Numeracy exam 30 minutes
Written exam 2.5 hours
OSCE 1 hour

Summative assessment- Coursework and in-class tests:
All elements of assessment must be passed; there is no compensation between elements. This is a requirement of the regulatory body.
The classification of the module mark is derived from the reflective essays, case study and therapeutic profile in the portfolio and the long answer questions in the written exam.

Formative assessment methods:
Formative feedback is provided on all aspects of the portfolio, mock exams and the OSCE

Penalties for late submission:

The Module Convenor will apply the following penalties for work submitted late, in accordance with the University policy. 

  • where the piece of work is submitted up to one calendar week after the original deadline (or any formally agreed extension to the deadline): 10% of the total marks available for the piece of work will be deducted from the mark for each working day (or part thereof) following the deadline up to a total of five working days;

  • where the piece of work is submitted more than five working days after the original deadline (or any formally agreed extension to the deadline): a mark of zero will be recorded.

  • The University policy statement on penalties for late submission can be found at:

    You are strongly advised to ensure that coursework is submitted by the relevant deadline. You should note that it is advisable to submit work in an unfinished state rather than to fail to submit any work.

Assessment requirements for a pass:

Students must achieve the following to pass this module:

  • Pass all Objective Structured Clinical Examination (OSCE) station(s);

  • Submit a portfolio of practice experience that meets pass criteria;

  • Submit a statement of competence and completion signed by the Designated Medical Practitioner (DMP)

  • Pass numeracy assessment, achieving a pass mark of 100%; and,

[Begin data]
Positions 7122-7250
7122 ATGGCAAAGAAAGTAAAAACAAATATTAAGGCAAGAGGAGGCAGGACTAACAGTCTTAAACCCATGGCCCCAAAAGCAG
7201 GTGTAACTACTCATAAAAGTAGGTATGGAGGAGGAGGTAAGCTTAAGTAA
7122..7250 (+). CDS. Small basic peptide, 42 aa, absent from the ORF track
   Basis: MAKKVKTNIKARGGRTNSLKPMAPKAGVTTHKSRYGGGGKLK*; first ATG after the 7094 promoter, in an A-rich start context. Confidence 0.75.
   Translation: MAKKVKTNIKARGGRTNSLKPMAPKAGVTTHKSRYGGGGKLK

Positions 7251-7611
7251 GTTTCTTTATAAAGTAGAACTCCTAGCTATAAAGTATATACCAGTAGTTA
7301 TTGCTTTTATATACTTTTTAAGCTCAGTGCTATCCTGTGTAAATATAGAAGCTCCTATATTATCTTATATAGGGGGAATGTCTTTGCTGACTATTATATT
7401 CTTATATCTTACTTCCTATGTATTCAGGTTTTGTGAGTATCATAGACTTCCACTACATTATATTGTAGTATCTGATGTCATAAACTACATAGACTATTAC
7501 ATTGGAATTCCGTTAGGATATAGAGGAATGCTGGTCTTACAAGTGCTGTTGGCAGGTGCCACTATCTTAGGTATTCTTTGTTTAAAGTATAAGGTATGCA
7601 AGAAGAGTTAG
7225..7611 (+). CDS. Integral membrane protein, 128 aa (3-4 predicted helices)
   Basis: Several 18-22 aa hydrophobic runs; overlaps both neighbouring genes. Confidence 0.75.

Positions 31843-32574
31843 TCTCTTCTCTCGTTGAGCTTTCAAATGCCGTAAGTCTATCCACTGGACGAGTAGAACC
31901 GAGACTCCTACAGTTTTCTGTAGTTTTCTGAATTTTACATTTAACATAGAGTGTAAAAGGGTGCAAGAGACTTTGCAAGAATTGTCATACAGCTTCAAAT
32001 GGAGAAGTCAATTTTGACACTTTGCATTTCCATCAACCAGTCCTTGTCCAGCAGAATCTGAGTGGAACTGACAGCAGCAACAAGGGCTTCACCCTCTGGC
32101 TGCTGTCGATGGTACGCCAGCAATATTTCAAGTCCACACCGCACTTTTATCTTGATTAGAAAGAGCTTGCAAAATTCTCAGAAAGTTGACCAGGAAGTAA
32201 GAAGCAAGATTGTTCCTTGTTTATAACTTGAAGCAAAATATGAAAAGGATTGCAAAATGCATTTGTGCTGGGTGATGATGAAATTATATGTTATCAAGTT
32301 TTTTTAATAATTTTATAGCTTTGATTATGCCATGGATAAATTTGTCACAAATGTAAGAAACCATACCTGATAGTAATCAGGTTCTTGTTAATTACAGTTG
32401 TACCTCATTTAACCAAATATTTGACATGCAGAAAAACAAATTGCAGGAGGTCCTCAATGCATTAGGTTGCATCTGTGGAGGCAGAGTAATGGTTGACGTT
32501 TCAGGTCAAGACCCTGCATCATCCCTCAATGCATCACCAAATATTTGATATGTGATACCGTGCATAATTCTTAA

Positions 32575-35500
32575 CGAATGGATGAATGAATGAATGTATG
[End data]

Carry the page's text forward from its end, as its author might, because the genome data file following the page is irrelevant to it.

• Pass final written assessment by achieving a mark of at least 80% on short answer questions and multiple choice questions (MCQs), and at least 50% for long answer questions.

Reassessment arrangements:
Students who are unsuccessful at the first attempt will be given an opportunity to resit that specific element within three months.
For the numeracy exam there is an exceptional third attempt.
Resubmission date of failed portfolio to be agreed by board of examiners.

Additional Costs (specified where applicable):
1) Required text books: A wide variety of text books is available from the library. Students may wish to purchase own copies at varying costs
2) Specialist equipment or materials:
3) Specialist clothing, footwear or headgear:
4) Printing and binding: for portfolios. On average around 100 pages. Currently library costs for printing are 5p a sheet b/w. A simple ring binder can be purchased from stationers for around £3.
5) Computers and devices with a particular specification:
6) Travel, accommodation and subsistence: Students may need to travel to complete their period of learning in practice (12 days) and this could incur additional travel costs if they visit venues away from their workplace.

Last updated: 20 April 2018